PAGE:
A Comprehensive Examination of Prediction‐Based Error as a Mechanism for Syntactic Development: Evidence From Syntactic Priming

Cognitive Science 48 (4):e13431 (2024)
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Abstract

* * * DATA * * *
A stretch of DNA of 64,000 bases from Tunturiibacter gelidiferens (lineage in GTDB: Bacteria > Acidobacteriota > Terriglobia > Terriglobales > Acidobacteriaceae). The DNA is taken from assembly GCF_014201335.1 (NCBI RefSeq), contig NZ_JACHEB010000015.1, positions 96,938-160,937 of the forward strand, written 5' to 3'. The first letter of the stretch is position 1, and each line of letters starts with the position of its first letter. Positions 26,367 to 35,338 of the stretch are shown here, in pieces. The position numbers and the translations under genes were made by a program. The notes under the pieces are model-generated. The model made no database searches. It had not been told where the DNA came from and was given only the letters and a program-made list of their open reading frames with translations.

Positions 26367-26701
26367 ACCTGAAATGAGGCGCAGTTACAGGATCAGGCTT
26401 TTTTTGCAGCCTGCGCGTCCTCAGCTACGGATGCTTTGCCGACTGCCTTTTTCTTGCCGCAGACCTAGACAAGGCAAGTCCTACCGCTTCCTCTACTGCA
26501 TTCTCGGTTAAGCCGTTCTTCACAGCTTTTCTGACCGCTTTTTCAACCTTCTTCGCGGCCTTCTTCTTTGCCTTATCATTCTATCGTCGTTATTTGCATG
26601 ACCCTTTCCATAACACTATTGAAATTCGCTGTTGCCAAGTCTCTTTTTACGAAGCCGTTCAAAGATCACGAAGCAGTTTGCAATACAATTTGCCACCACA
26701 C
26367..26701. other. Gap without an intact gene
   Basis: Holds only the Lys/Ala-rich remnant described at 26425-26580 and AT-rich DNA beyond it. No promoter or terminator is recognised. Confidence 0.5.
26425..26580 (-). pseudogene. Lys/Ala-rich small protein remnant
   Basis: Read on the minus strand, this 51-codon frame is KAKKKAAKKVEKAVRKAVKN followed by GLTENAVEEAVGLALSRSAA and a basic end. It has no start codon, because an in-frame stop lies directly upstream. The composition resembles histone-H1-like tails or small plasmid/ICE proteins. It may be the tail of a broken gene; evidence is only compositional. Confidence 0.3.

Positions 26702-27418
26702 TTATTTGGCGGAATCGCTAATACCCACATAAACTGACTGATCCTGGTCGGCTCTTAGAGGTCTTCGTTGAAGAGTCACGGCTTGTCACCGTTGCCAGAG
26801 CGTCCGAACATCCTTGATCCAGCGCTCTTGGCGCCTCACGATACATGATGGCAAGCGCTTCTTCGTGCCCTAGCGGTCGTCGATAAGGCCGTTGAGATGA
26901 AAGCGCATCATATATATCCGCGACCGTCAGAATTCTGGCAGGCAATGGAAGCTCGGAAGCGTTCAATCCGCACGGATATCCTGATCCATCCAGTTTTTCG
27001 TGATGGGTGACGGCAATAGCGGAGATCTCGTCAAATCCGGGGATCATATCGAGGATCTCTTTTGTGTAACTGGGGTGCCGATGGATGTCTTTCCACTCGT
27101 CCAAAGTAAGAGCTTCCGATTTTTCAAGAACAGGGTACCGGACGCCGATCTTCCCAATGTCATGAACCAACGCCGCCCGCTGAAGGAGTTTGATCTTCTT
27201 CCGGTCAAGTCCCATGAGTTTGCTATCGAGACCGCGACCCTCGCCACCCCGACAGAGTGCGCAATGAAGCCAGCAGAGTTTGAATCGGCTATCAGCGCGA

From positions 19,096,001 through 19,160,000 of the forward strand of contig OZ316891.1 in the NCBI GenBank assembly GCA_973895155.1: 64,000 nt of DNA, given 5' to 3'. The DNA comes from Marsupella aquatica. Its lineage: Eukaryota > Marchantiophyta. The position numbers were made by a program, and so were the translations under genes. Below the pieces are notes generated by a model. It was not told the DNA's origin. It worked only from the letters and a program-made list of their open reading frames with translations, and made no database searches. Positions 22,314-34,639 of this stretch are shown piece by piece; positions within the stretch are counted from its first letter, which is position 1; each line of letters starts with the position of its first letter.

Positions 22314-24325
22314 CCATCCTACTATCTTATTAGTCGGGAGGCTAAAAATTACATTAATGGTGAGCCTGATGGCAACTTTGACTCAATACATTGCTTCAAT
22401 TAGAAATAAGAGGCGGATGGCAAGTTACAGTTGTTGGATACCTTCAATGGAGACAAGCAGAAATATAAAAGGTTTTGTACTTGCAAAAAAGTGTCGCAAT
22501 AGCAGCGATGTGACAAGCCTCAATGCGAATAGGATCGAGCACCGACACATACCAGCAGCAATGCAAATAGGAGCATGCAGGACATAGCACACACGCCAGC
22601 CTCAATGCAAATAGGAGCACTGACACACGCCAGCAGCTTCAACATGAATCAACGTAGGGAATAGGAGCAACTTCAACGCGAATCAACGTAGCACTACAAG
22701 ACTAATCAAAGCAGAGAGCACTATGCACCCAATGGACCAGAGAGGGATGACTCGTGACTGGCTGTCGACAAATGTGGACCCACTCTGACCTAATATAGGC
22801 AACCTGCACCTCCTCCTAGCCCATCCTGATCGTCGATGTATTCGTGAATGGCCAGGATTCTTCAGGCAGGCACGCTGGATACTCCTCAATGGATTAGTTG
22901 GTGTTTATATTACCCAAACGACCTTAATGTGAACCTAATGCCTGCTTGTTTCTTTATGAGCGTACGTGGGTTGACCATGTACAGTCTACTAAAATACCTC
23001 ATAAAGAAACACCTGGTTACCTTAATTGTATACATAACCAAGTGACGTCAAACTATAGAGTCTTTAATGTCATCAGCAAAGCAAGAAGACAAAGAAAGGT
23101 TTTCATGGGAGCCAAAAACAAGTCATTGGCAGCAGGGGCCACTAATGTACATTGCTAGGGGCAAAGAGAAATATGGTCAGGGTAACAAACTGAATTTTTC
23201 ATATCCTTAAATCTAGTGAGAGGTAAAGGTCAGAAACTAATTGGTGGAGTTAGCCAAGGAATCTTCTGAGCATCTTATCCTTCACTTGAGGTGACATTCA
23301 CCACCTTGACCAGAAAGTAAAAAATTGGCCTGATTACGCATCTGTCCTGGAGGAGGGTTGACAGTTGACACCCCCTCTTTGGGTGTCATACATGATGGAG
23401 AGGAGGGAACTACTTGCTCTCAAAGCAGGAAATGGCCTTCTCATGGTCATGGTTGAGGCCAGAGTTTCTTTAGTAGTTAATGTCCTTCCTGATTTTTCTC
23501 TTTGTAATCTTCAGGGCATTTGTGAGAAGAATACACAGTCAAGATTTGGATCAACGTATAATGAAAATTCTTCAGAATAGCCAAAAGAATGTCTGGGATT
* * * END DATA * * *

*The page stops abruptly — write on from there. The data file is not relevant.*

Prediction-based accounts of language acquisition have the potential to explain several different effects in child language acquisition and adult language processing. However, evidence regarding the developmental predictions of such accounts is mixed. Here, we consider several predictions of these accounts in two large-scale developmental studies of syntactic priming of the English dative alternation. Study 1 was a cross-sectional study (N = 140) of children aged 3−9 years, in which we found strong evidence of abstract priming and the lexical boost, but little evidence that either effect was moderated by age. We found weak evidence for a prime surprisal effect; however, exploratory analyses revealed a protracted developmental trajectory for verb-structure biases, providing an explanation as for why prime surprisal effects are more elusive in developmental populations. In a longitudinal study (N = 102) of children in tightly controlled age bands at 42, 48, and 54 months, we found priming effects emerged on trials with verb overlap early but did not observe clear evidence of priming on trials without verb overlap until 54 months. There was no evidence of a prime surprisal effect at any time point and none of the effects were moderated by age. The results relating to the emergence of the abstract priming and lexical boost effects are consistent with prediction-based models, while the absence of age-related effects appears to reflect the structure-specific challenges the dative presents to English-acquiring children. Overall, our complex pattern of findings demonstrates the value of developmental data sets in testing psycholinguistic theory.

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